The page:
How Do Dash Cam Videos Play Into DUI Charges?
In 1998, state lawmakers in South Carolina passed legislation that required any arrest related to drunken driving to be videotaped. Every law enforcement vehicle has a camera. If there is no camera present, the officer must fill out an affidavit and explain why there is no video for the arrest. Advocates of the video process note that it is an important part of ensuring that officers are conducting sobriety tests as they should. Below is an outline of the state’s requirements and how video can affect the outcome of the case.
Essentially, law enforcement officers in South Carolina must start rolling the tape as soon as they turn on the siren and flashing lights. They must video every aspect of the arrest, including the following:
- Any testing done on-site
- Any testing done at the police station
- The reading of the Miranda rights
A judge can review the tape to ensure that a suspect has been read his or her rights. Further, the tape will reveal whether or not a breath test was given within the required three hours of getting pulled over. The tape should show that the officer read the suspect the implied consent warning, checked the person’s mouth, waited 20 minutes and informed the suspect that the test will be videotaped.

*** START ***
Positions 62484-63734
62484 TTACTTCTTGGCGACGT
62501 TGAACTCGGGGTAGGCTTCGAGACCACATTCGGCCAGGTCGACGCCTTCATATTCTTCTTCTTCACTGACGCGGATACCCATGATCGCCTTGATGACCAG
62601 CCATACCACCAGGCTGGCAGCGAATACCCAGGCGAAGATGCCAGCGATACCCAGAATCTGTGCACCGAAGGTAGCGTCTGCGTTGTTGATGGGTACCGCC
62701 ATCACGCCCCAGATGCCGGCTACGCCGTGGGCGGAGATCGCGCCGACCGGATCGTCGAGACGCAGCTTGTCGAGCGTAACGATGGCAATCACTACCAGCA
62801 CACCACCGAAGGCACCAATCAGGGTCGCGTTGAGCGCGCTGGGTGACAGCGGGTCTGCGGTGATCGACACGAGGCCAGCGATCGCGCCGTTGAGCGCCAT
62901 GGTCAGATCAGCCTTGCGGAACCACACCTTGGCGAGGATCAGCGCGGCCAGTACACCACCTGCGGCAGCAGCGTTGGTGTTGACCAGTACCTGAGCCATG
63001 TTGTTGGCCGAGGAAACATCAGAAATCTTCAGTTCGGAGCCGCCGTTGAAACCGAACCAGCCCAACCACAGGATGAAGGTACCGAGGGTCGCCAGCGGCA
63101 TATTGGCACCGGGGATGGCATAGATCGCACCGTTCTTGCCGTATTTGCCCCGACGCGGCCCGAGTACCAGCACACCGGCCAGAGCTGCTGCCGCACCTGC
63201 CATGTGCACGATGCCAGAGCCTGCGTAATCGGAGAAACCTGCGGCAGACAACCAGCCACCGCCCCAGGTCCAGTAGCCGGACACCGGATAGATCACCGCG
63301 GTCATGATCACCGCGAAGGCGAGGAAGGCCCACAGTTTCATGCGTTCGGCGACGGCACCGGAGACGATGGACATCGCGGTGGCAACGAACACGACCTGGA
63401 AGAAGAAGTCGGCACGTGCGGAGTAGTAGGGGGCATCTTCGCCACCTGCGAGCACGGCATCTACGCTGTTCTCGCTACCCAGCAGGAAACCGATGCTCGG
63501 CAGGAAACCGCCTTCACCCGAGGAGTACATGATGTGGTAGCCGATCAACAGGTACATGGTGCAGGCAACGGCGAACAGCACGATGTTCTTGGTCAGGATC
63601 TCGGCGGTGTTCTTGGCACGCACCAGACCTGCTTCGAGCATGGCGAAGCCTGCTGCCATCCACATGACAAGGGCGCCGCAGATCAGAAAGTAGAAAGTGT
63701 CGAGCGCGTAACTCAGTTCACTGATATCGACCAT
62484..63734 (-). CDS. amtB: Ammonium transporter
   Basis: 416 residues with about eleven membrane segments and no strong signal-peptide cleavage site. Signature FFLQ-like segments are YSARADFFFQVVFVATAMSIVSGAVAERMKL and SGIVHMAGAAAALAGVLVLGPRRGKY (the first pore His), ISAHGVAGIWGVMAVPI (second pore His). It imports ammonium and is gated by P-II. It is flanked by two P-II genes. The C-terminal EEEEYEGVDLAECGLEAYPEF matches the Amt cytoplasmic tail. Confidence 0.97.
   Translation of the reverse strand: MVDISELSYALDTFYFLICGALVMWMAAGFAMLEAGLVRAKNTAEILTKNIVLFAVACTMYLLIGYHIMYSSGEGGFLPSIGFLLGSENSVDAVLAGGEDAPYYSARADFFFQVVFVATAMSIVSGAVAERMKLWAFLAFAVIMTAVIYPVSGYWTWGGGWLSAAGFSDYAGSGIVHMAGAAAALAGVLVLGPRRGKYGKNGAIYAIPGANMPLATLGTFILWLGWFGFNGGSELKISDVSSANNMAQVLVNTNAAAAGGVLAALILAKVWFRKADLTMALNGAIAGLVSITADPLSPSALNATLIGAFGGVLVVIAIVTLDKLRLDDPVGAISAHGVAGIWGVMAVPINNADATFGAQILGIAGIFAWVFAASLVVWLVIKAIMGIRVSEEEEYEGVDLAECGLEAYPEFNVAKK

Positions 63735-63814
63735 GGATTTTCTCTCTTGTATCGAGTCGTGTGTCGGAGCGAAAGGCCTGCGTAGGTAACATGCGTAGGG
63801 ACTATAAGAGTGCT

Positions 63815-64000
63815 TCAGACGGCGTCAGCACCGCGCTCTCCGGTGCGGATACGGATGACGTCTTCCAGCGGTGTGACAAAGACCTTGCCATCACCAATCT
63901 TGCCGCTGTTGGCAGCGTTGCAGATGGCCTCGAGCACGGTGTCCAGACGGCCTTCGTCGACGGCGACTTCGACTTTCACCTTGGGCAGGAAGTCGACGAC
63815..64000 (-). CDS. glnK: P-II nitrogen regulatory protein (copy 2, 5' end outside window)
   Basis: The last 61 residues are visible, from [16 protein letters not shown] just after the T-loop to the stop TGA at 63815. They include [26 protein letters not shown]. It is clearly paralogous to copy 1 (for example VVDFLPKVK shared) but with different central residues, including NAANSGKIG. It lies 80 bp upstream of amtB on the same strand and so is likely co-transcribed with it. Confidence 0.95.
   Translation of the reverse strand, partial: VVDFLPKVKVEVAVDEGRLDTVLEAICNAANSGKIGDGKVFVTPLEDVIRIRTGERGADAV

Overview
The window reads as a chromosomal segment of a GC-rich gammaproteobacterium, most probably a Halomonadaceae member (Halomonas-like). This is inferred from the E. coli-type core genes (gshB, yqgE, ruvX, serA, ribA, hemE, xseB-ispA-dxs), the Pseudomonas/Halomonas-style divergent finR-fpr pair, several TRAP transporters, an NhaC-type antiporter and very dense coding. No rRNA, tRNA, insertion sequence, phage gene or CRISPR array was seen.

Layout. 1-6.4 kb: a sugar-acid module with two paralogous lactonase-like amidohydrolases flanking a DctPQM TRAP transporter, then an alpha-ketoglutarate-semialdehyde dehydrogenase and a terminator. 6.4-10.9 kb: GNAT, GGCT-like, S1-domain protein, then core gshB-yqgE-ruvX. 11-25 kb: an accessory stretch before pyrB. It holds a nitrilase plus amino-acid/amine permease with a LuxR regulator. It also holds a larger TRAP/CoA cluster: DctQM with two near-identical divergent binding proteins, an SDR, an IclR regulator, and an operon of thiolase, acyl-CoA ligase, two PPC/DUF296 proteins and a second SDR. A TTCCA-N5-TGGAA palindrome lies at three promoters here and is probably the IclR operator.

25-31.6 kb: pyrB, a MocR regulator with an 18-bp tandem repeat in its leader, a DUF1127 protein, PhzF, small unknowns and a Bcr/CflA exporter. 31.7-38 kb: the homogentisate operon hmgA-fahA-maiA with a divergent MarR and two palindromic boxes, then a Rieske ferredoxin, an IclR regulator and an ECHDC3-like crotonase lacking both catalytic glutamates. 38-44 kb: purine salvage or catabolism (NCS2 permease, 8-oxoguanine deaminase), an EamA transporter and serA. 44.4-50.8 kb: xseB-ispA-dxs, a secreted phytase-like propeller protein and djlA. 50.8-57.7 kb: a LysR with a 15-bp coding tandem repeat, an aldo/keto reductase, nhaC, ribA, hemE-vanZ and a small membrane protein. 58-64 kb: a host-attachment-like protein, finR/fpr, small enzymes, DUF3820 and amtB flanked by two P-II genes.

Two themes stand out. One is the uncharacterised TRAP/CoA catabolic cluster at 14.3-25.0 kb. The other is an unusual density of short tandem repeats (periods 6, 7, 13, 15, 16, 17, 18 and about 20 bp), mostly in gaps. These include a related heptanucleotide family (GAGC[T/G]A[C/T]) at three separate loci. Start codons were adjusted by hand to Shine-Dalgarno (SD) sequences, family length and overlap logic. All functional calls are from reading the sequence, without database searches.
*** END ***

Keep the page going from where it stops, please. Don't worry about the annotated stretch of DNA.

When the Tape Matters
Because these videos can capture such pertinent information, they are useful in building a defense to DUI charges. For example, if the tape reveals that the officer strayed from state guidelines, it is possible that the charges could be reduced or dismissed. It is also possible that a judge could throw out a case if an officer failed to video the arrest. However, if the officer signs and affidavit and can demonstrate that the recording device was inoperable, a judge likely will not throw out the case. In those situations, the officer will have to prove that he or she made reasonable efforts to capture a videotape of the event.
There are many vocal opponents to the law that mandates video of DUI arrests. Some people state that the law makes it too easy for cases to get dismissed. However, advocates say that the solution is not to stop taping but rather to provide better training for law enforcement officers regarding DUI test processes. Videotaping an arrest ensures that a suspect is not mistreated during the process. At Nosal & Jeter, LLP our attorneys know exactly what procedures should be followed by an officer during a drunk driving arrest. We have a history of helping clients navigate the legal system to secure a favorable outcome following such charges.